Old growth trees

.docx
School
Manitoba Institute of Trades and Technology **We aren't endorsed by this school
Course
ESR LM-120
Subject
Business
Date
Oct 22, 2023
Pages
9
Uploaded by CoachCranePerson991 on coursehero.com
Student's Name: Kirandeep Kaur Sandhu Department: Post Graduate Business Management Program Course: Ethics and social responsibility for leaders of today Tutor: Date: 28/09/2023
Fairy Creek blockades: Fight to save old growth trees. Issues involved with logging of old growth forest in BC. British Columbia identifies an extensive expanse of over eleven million hectares as old- growth forests. The categorization of forests in BC as old growth is contingent upon specific criteria, including geographical location, tree species composition, and prevailing environmental conditions. The logging of old-growth forests in British Columbia is causing serious ecological, environmental, and climate-related concerns. If this continues, many species of animals, plants, and other organisms will be on the edge of extinction or face the possibility of death. Logging releases a significant amount of carbon dioxide, a greenhouse gas, into the atmosphere, contributing to climate change by trapping heat. Logging old-growth forests may also impact human beings, as these forests usually absorb excess rainwater, and their removal can potentially lead to increased flooding in the region. An example highlights the impact of logging only 21% of a watershed north of Kamloops. This resulted in an average increase of 84% in flood size, as reported by McSheffrey. Floods can cause considerable damage to crop and result in the loss of homes, leading to unemployment and economic instability in the future for people. Old-growth forests have unique characteristics in their structures and moisture levels. The harvesting of old- growth trees results in detrimental effects such as pollution and elevated risks of wildfires, posing a significant threat to the ecosystem and the neighboring communities. Indigenous communities in BC value old-growth forests for cultural and spiritual reasons. Logging can destroy traditional sites and disconnect people from the land. Who are the stakeholders involved in the issues? The topic of preserving old-growth trees in the Fairy Creek region of British Columbia has garnered much discussion and debate among various stakeholders, each with varying degrees of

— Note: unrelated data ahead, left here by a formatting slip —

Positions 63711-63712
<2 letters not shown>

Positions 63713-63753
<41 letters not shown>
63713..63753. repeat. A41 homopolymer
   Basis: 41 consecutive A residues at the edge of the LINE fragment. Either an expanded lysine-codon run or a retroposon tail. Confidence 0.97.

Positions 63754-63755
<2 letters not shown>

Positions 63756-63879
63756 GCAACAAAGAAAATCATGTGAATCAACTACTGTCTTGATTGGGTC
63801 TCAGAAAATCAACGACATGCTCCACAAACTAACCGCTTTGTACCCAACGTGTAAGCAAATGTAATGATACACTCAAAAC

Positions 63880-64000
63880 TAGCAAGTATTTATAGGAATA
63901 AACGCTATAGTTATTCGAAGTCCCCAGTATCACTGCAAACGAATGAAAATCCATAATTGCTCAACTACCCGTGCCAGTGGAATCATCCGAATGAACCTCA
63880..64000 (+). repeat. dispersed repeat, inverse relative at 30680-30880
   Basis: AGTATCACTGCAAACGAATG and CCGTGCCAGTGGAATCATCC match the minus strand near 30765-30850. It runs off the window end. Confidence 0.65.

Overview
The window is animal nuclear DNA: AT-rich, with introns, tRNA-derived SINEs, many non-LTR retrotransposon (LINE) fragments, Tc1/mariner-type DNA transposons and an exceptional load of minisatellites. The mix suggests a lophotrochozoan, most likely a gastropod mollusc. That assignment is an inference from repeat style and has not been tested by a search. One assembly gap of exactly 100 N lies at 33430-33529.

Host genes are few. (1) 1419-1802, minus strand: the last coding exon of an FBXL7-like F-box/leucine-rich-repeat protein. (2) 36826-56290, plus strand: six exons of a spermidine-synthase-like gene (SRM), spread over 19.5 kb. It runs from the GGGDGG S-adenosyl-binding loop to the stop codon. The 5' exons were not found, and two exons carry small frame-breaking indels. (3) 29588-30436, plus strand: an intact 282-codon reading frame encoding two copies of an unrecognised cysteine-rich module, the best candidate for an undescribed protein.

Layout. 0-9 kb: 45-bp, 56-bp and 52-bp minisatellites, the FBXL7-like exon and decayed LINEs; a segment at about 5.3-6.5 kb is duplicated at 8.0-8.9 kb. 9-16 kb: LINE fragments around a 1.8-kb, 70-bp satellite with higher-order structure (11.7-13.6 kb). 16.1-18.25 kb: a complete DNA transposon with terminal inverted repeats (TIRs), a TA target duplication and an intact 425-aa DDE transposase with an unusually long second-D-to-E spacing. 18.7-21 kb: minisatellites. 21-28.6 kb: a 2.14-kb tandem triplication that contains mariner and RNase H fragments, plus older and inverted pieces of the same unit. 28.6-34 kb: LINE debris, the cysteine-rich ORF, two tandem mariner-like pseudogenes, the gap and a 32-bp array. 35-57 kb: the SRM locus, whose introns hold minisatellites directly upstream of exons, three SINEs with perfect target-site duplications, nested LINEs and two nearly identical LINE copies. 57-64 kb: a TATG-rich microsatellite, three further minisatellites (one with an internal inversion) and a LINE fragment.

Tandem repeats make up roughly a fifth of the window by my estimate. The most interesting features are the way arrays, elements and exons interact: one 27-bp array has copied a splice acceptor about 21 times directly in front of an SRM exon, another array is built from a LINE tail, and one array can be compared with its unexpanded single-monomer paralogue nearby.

influence. These stakeholders comprise investors, employees, customers, communities, politicians, government officials, and business associations. However, the Indigenous communities, particularly the Pacheedaht and Ditidaht First Nations, hold significant sway due to their cultural and legal connections to ancestral lands. This is evident in the ongoing negotiations with the government. Notably, on June 5th, 2021, the Ditidaht, Huu-ay-aht, and Pacheedaht informed the province of British Columbia of their decision to postpone old-growth logging for two years in the Fairy Creek and Central Walbran areas while the Nations prepare their plans. Moreover, the Huu-ay-aht First Nations have opted to defer logging of its treaty lands. Forest management policies and permits are regulated by government entities at the municipal, provincial, and federal levels. The British Columbia provincial government, led by the NDP, assumes a significant responsibility in this area. Private logging companies, such as the Teal- Jones group, and the tourism industry have a vested economic interest in the preservation of old- growth forests. In 2022, the Teal-Jones Group obtained an injunction against protesters who tried to block roads and impede the cutting down of ancient trees in the Fairy Creek area. The nature of their influence In terms of influence, there exist various interest groups that employ political methods to sway the outcomes concerning old-growth forests. Environmental activists such as government bodies utilize advocacy, protests, and legal action to influence decision-makers, while Indigenous communities engage in negotiations with the government to assert their rights. In contrast, logging companies, local communities, and the tourism industry exert an economic influence on old-growth forests, with their primary objective being the generation of profit through the felling or logging of trees. These entities hold a crucial place in the economy of British Columbia, as the country serves as a significant exporter of paper products and wooden items. This intricate web
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